Chicago’s gentrified Lincoln Square broadens its culinary horizons

Chicago’s gentrified Lincoln Square broadens its culinary horizons

Carolyn Walkup

CHICAGO — Independent restaurants located on a four-block stretch of Lincoln Avenue in the North Side’s Lincoln Square neighborhood here are serving a world of tastes to a growing clientele.

A stable, quiet area that didn’t attract much attention until a few years ago, Lincoln Square has become a dining destination as new residents and visitors discover its wealth of cuisine. Gentrification is taking place, but not to the point of pushing out older residents or businesses that give the area its vintage character.

Long-established restaurants, including Chicago Brauhaus, Cafe Selmarie and La Bocca della Verita, co-exist with such brand-new entities as Tank, an ultramodern sushi bar; Charlie’s on Leavitt, a chef-owned contemporary-American spot; and Bad Dog Tavern, a pub and American bistro.

The neighborhood felt right to Susan Socher and her three partners, including her chef-brother Charlie, for their Charlie’s on Leavitt, located just off Lincoln Avenue. The area had the diverse demographics they sought, plus they could afford to buy their building.

“Charlie wanted a place where people could come and feel comfortable,” Socher said. The simply designed storefront evokes the 1950s, but the food is contemporary American. This is the second restaurant for the partners, who also own Card Matou, a French bistro, several miles away in Bucktown.

Other newcomers include G.P. Franklin’s, featuring comfort food, a soda fountain and a general store; Andalucia, a tapas bar; and several more places still under construction. Starbucks is the only chain food-and-beverage business on the four-block stretch.

“I am happy with all of our neighbors and the camaraderie. The more energy, the better for all of us,” said Michael Altenberg, chef and co-owner of Bistro Campagne, a 2-year-old, European-style bistro. “There’s a mix, sushi, Irish, Italian, German, of course, and Thai–there’s a real mix,” he explained.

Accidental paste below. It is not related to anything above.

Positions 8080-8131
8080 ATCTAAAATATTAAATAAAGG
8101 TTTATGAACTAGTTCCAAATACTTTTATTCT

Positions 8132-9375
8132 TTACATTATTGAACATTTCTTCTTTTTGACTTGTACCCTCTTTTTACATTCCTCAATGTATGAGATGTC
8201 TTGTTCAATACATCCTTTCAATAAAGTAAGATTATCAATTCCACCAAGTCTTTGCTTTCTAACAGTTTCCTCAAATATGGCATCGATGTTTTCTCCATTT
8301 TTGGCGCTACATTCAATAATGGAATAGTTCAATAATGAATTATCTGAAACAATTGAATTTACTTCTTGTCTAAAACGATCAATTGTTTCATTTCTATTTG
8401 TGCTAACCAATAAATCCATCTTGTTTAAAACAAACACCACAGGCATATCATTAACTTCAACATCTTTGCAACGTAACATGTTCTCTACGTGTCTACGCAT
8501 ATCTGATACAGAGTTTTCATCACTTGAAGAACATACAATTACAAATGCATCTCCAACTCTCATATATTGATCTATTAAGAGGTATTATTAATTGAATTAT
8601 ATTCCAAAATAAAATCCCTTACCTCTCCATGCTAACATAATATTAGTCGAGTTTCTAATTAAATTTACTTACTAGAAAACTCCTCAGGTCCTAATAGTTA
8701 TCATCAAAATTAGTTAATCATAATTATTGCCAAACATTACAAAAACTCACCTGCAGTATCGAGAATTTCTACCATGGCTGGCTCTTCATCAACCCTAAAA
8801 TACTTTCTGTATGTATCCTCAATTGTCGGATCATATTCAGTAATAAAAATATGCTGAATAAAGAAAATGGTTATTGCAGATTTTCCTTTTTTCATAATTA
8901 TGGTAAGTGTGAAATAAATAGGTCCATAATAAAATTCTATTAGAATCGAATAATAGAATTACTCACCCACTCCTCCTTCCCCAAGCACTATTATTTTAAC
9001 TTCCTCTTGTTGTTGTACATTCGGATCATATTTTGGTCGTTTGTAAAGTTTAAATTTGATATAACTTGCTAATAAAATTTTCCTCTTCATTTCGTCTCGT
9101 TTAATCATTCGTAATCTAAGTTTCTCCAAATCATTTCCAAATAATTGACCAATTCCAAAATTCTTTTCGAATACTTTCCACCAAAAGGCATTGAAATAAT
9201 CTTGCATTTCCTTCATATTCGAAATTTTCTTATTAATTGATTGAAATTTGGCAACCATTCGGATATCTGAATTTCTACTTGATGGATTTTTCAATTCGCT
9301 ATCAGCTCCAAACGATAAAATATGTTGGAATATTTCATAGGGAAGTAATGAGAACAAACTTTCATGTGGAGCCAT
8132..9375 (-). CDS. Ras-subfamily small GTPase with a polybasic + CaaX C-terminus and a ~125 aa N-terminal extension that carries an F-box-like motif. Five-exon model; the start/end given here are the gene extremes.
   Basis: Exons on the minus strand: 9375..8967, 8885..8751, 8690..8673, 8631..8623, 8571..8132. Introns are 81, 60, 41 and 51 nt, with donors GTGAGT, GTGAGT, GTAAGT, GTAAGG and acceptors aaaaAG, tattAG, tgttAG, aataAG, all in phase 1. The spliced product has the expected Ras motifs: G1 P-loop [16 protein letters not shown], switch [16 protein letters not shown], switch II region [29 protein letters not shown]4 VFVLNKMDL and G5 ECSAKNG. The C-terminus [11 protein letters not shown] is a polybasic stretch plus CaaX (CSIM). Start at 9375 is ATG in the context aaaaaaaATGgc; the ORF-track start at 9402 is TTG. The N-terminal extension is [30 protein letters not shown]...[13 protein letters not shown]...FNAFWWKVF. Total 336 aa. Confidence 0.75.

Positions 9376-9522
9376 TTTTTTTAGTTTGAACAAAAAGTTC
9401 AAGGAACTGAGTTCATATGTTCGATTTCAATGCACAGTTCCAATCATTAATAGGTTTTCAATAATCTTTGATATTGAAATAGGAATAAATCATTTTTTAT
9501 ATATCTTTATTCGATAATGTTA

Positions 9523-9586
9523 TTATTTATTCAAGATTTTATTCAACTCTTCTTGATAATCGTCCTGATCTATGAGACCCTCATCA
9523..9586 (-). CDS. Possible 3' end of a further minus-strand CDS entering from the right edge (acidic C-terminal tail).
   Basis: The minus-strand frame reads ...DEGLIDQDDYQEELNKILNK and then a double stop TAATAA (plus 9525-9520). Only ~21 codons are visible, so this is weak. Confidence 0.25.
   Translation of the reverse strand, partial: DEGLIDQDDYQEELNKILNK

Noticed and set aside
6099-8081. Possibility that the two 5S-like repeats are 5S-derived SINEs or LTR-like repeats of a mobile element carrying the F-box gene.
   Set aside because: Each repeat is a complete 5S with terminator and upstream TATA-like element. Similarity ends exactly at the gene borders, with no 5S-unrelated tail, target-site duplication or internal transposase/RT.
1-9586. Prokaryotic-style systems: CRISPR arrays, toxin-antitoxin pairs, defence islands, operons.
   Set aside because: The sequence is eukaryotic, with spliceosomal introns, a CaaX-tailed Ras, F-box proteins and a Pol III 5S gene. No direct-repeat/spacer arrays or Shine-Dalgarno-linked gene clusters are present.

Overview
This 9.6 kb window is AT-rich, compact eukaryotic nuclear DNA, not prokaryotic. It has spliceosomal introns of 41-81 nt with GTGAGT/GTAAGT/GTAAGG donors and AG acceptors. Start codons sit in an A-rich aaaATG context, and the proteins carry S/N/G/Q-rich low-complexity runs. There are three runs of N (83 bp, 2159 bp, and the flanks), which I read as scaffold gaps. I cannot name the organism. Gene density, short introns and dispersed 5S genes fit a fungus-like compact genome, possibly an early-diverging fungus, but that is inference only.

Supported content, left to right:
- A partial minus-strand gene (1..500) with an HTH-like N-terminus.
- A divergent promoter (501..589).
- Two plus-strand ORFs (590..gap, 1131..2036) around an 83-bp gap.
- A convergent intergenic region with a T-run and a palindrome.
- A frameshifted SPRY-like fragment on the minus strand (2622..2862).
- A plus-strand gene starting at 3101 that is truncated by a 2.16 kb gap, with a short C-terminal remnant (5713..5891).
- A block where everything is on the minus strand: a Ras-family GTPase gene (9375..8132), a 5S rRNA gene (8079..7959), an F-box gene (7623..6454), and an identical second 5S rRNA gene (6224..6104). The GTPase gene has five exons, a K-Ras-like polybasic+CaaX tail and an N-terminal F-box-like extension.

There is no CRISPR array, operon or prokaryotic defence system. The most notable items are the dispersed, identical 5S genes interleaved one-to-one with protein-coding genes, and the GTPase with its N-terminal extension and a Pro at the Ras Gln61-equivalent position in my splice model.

“It’s a real pedestrian-friendly neighborhood, with the Old Town School of Folk Music and the Davis, an old movie theater,” Altenberg said. “It’s one of Chicago’s prize neighborhoods, with an Old World ambiance.”

Since relocating to a 1931 landmark building in Lincoln Square a few years ago, the Old Town School has brought to the neighborhood for lessons and concerts many visitors who also patronize the restaurants Other destinations include the Lill Street Studio pottery school, Degerberg Academy of Martial Arts and Fitness, two German meat markets and Merz Apothecary, a homeopathic drugstore with roots going back to the late 1800s.

“There’s a lot of activity in this neighborhood,” said Jeanne Uzdawinis, partner in Cafe Selmarie. “You have to have the other things going on to make the restaurants happen. If you get overly weighted with restaurants, it’s not so good.”

She and partner Birgit Kobayashi, who opened their cafe and bakery 21 years ago, said they are pleased with the way their business and the neighborhood have evolved, in spite of such challenges as ever-rising operating costs.

“We both live right down the street–that was an ingredient in how we wanted to associate our business–we wanted to put it in our neighborhood,” Kobayashi noted.

They decided to serve breakfast, lunch and dinner because they felt the neighborhood needed all three dayparts. It took awhile for weekday breakfast to catch on, but the influx of new residents has made it worthwhile, Kobayashi said.

Especially well-known for its European-style bakery case as well as its outdoor cafe facing a plaza, Cafe Selmarie has helped to anchor the Lincoln Avenue business corridor and provide a meeting place for neighborhood residents. Children of longtime customers now come in to apply for jobs. The cafe also showcases art and photography from local artists and provides space for children’s birthday parties.

Although many people have approached the partners with offers of additional locations around town, they have opted to focus on their single store.

“Our conclusion was that people like to see the owner,” Kobayashi said. “We’re not interested in growing for the sake of growing or making more money. We always just wanted to make things better and fill a need.”

COPYRIGHT 2004 Reproduced with permission of the copyright holder. Further reproduction or distribution is prohibited without permission.

COPYRIGHT 2004 Gale Group